Star's Strange Composition Points To New Type Of Explosion 10 Times Larger Than Supernova

The star SMSS J200322.54-114203.3. (center) in the constellation Aquila (the Eagle) doesn't look unusual to the naked eye, but it has a chemical composition like nothing we have seen before, indicating some extraordinary origins. Image Credit DaCosta/SkyMapper

A sweep of 26,000 stars has found one with a composition like nothing else yet seen. Its strange mix of elements matches what would be expected if the star SMSS J200322.54-114203.3 formed from a type of explosion that astronomers have theorized but never seen, known as a magneto-rotational hypernova.

As the name suggests, hypernovas are mightier even than supernovas, releasing around 10 times as much energy. They're very rare, but a few have been witnessed in quite distant galaxies. There are hopes Eta Carinae will one day give us a ringside view.

Dr Chiaki Kobayashi of the University of Hertfordshire has modeled a specific type of hypernova. Now in Nature, Kobayashi and a team at the Australian National University have announced the discovery of a star that appears to have risen phoenix-like from the remnants of such an event in the halo of the Milky Way.

SMSS J200322.54-114203.3 was spotted as being unusual as part of a SkyMapper survey. It's chemical composition has four unusual features. Known processes can explain each of them, but putting them all together requires something new. On the other hand, all four aspects fit well with the expected product of a rapidly spinning star that formed in the earliest beginnings of the Milky Way and then went hypernova.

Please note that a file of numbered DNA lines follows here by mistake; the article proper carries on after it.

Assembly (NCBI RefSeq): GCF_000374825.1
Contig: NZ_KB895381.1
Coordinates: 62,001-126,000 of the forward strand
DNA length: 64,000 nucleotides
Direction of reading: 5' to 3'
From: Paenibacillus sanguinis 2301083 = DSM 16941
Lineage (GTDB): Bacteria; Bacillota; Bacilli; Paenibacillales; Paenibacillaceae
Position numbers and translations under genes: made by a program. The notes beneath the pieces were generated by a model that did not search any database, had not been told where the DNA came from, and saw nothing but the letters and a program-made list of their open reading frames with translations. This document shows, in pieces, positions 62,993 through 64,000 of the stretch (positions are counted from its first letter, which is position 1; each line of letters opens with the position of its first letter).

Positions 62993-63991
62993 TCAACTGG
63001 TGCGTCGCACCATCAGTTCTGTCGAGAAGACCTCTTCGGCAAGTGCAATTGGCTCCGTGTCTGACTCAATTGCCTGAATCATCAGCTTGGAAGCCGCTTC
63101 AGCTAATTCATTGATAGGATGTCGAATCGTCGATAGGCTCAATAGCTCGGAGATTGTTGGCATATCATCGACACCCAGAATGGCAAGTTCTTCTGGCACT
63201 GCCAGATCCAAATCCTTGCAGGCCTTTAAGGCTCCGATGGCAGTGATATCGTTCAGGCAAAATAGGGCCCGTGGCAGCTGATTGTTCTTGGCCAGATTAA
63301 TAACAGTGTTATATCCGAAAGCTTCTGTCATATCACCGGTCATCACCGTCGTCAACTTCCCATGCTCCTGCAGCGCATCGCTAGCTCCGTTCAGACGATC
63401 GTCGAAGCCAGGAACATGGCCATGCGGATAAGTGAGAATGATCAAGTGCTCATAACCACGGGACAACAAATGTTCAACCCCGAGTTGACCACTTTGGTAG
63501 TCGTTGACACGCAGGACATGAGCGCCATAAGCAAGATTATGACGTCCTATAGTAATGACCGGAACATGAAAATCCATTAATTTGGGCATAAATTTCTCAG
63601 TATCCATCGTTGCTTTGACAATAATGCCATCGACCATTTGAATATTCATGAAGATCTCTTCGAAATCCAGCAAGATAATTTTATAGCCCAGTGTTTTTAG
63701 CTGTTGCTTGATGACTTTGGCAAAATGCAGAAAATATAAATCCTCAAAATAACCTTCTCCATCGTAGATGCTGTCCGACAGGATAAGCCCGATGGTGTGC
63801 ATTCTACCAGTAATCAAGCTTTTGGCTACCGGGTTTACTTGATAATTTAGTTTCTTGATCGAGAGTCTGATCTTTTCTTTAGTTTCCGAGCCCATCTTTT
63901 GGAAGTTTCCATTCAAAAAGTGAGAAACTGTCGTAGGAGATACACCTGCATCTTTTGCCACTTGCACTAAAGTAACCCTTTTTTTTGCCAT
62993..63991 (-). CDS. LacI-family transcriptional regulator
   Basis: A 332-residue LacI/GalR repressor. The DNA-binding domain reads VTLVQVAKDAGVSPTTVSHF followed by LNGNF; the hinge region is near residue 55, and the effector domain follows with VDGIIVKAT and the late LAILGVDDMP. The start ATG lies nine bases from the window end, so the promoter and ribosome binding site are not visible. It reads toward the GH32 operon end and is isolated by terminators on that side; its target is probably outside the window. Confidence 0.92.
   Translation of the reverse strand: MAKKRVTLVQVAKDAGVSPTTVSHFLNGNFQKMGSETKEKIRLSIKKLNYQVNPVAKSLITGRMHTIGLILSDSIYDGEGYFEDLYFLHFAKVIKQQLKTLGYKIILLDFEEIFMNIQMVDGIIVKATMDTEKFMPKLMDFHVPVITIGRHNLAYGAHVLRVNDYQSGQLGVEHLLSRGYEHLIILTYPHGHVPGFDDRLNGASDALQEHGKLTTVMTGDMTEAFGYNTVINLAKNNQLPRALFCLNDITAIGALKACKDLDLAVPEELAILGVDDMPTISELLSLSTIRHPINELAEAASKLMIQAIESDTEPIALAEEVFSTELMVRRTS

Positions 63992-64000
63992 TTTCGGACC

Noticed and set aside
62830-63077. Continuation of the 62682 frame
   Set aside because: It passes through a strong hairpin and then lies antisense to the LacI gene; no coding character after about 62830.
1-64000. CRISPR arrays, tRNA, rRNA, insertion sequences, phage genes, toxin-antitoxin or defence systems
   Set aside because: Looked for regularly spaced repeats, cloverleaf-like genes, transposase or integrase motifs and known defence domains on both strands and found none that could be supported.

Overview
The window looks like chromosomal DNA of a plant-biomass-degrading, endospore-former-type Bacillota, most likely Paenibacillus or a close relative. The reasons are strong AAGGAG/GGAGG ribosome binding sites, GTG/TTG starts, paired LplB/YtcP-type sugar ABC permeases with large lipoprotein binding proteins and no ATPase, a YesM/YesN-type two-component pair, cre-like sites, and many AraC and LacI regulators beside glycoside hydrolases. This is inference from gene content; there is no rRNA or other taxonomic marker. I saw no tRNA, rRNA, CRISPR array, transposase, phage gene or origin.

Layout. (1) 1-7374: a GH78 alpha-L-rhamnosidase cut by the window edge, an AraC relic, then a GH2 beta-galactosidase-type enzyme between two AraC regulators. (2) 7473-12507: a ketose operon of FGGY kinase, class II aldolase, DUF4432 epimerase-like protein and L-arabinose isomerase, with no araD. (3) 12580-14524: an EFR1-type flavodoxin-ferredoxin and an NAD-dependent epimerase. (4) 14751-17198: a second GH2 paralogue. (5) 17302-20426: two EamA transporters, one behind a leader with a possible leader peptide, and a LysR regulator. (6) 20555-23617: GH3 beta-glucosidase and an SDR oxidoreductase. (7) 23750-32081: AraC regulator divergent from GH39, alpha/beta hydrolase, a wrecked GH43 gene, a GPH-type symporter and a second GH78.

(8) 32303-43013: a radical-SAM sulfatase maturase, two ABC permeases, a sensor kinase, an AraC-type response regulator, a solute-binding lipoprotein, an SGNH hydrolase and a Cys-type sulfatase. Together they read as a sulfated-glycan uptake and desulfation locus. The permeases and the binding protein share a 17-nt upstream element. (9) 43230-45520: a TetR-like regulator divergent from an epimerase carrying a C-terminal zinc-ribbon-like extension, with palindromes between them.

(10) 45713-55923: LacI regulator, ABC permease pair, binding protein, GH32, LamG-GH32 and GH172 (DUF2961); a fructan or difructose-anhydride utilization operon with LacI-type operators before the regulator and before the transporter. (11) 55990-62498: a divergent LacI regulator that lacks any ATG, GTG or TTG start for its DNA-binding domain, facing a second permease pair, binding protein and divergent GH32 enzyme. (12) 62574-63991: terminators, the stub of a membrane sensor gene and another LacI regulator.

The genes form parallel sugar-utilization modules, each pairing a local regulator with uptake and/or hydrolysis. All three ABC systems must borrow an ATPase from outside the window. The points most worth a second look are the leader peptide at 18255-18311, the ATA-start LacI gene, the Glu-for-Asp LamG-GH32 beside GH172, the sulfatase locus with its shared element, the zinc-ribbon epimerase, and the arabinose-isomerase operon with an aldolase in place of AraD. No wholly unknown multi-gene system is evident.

The timing is indicated by the exceptionally low concentration of iron, relative to hydrogen, within J200322.54-114203.3, 3,000 times lower than in the Sun. Since iron is produced by fusing carbon in high-mass stars, and then distributed through the galaxy when the star dies, only a star that formed in its galaxy's earliest days could be so anemic.

Meanwhile J200322.54-114203.3 is rich in heavy elements such as uranium and zinc. Only two processes are thought to produce these in any great quantities, supernova explosions and neutron star mergers. Since the first observation of a neutron star merger in 2017, these events have become the favored explanation among many astronomers for most of the universe's heavy metals, but the new paper's authors think the spectral fingerprint seen here is much closer to what would be expected from a truly enormous supernova. “The high zinc abundance is definite marker of a hypernova,” said senior author, Nobel Prize winner Professor Brian Schmidt.

Spin can be inferred from the concentration of nitrogen. First author David Yong told IFLScience that rapid spin drives a mixing process within the star that brings hydrogen and carbon – separated in most stars – together. These then fuse to produce nitrogen. J200322.54-114203.3's rotation rate is insufficient for the purpose, so the mixing must have been done in the predecessor.

Together these create a picture of a star at least 25 times as massive as the Sun, highly magnetized and spinning staggeringly fast before exploding with a force less than one in a thousand supernova can match. A black hole was probably left behind, but billions of years later its location is impossible to guess.

When IFLScience asked Yong whether the authors had any evidence for the ancient presence of a magneto-rotational hypernova besides the chemical composition of the star thought to have formed from its remains he replied honestly “None whatsoever,” but J200322.54-114203.3's composition is hard to explain otherwise.

Other stars like J200322.54-114203.3 may turn up, but Yong says many will have lived and died long before humans evolved to see them. Hypernova debris will have often mixed with the remains of more ordinary supernovas and galactic gas, leaving a signal too faint for us to detect.

The discovery could be important for one of astronomy's biggest question, whether the heavy metals that hold such importance to a technological society come primarily from hypernovas, or from collisions between neutron stars.


 This Week in IFLScience

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